BOSTON — Boston Mayor Michelle Wu on Tuesday announces that several street changes made to mitigate impacts from the MBTA’s Orange Line shutdown will be made permanent following the reopening of the subway line.
When the Orange Line closed to the public in August for repairs and upgrades, the Boston Transportation Department scrambled to install priority bus lanes, pop-up bike lanes, and change parking restrictions along the subway route.
Certain infrastructure and street changes that improved the flow of traffic and public safety in the city will remain in place.
In a statement, Wu said, “Over the last 30 days, our city teams have been focused on measuring what’s working so we could ensure continual improvement during a stressful time of the Orange Line shutdown. We’re keeping in place some of the changes that have helped with traffic flow and transit access, so that commuters will see lasting benefit above ground even as the subway comes back online.”
Some are happy to hear these new bike lanes and bus lanes in areas like Copley Square are here to stay even after the Orange Line shutdown.
“What’s exciting is we had this four-week period where the city made a lot of changes on the ground and they were able to test proof of concept,” said Becca Wolfson, executive director for the Boston Cyclists Union. “What I’m most excited to see is what new behaviors stick, so for all those people who tried out bike share when it was free, will they continue?”
Wolfson says she’s excited about the changes to make cycling safer throughout the city, especially since she says the number of bike share rides doubled during the pandemic.
“Before the pandemic there were about 12,000 daily trips on the bike share system, by the end there were 24-25,000 trips per day, so making that free clearly changed behavior, clearly there’s a demand,” said Wolfson.
While many cyclists are excited about the new bike lanes, some drivers aren’t so happy about it.
“It makes it worse – already the street is too small and if they close for bikes here, it’s going to be worse,” said Faisa Kaahin, driving along Boylston Street in Copley Square.
Some worry about parking along Boylston Street, where a pop-up bike lane remains in place.
“It’s very tough to come here – you see the ticket guy is over here, you park here, you leave, you come back, you get a ticket,” said Kaahin.
But cyclists live Wolfson say these new lanes will be better for traffic overall.
“I want those people to think every person on a bike is one less person in a car competing with them for that parking space or that travel lane,” said Wolfson.
The following street infrastructure changes will remain in place:
- Chinatown MBTA SL4 bus stop: This newly added bus stop creates a vital link for Chinatown residents to the SL4.
- Copley Square area bus lanes: These bus lanes include Boylston Street (Ring Road to Clarendon Street); Clarendon Street (Boylston Street to Columbus Ave.); St. James Street (west of Berkeley Street to Dartmouth Street). These bus lanes support the 39, 9, and 10 bus routes, which together serve more than 10,000 riders per weekday.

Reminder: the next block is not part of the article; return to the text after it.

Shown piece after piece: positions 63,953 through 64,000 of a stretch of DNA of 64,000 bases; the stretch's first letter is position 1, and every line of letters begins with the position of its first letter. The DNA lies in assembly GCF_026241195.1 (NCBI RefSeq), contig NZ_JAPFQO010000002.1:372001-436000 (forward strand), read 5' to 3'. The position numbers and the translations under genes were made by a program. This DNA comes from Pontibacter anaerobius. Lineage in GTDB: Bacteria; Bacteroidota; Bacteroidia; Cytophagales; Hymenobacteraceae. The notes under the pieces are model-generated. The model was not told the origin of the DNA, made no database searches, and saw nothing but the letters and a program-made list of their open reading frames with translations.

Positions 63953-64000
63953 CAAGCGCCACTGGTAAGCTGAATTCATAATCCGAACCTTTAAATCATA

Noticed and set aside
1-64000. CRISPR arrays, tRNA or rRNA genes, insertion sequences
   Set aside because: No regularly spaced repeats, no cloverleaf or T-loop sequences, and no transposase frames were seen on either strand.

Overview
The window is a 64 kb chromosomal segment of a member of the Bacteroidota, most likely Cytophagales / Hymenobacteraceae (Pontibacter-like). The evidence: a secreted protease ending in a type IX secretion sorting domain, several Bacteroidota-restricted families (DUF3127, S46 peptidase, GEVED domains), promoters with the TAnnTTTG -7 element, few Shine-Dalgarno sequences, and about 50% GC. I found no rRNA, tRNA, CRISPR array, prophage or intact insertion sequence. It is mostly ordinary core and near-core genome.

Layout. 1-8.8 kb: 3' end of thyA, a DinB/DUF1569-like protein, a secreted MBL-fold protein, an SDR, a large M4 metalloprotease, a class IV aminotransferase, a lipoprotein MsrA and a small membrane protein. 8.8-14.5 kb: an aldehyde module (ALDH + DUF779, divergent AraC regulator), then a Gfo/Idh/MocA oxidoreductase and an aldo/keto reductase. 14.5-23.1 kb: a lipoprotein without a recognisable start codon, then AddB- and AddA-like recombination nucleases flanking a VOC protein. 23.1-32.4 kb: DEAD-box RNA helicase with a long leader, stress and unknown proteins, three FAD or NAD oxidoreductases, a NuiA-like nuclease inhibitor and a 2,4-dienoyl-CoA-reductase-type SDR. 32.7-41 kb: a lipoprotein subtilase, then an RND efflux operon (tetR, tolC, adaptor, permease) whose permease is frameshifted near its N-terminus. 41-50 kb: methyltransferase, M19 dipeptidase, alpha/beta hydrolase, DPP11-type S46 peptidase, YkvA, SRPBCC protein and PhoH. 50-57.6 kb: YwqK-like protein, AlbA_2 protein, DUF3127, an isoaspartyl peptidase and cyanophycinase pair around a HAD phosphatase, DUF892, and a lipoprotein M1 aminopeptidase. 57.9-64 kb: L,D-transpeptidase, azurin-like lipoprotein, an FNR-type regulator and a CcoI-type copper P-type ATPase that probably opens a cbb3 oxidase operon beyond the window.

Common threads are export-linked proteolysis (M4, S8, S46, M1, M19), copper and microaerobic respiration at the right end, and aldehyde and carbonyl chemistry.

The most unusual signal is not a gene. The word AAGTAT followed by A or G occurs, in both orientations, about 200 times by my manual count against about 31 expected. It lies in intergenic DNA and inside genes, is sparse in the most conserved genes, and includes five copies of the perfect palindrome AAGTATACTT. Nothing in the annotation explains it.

- South End loading zones and drop-off zones: Changes to parking restrictions in this area will remain in place for improved curbside management and reduced double parking in the unprotected bike lane.
- Jamaica Plain pavement marking and signage: This includes traffic safety elements such as “Don’t Block the Box” and parking restrictions at corners to improve visibility. These changes have shown to improve traffic safety and management.
- Boylston Street one-way for vehicles: Closing part of Boylston Street (between Amory & Lamartine) to traffic throughout the shutdown has improved safety (collisions and near-misses) along the Southwest Corridor. Reopening this stretch as a one-way street from Amory to Lamartine for vehicles will support long-term bike connectivity plans, improve safety for all modes, and reduce conflict at the high crash intersection of Boylston and Lamartine Streets.
- Huntington Avenue bus and bike priority lane: The priority bus and bike lane that was added to Huntington Avenue from Brigham Circle to Gainsborough Street has improved speed for the Route 39 bus. As a permanent lane, it will continue to support the thousands of people who ride the Route 39 bus and will improve safety for those on bikes.
- Columbus Avenue pop-up bike lane: This will remain until early December and then be removed for the season. BTD Active Transportation will continue to monitor and move barrels daily to enable street sweeping. Long-term planning is underway for a potential permanent facility. This is one of the busiest corridors for biking. Improving conditions, even on just a few blocks, can make the overall trip safer and more enjoyable.
- Bluebikes parking: The City will retain Bluebikes docks added during the shutdown, with minor modifications as needed, to keep up with record-breaking ridership numbers. The City is also exploring options to provide free or low-cost bike share service.
The Boylston Street pop-up bike lane will be removed on Sept. 26. A permanent Boylston Street bike lane will be prioritized for installation in the spring.
The Orange Line reopened to the public on Monday morning.
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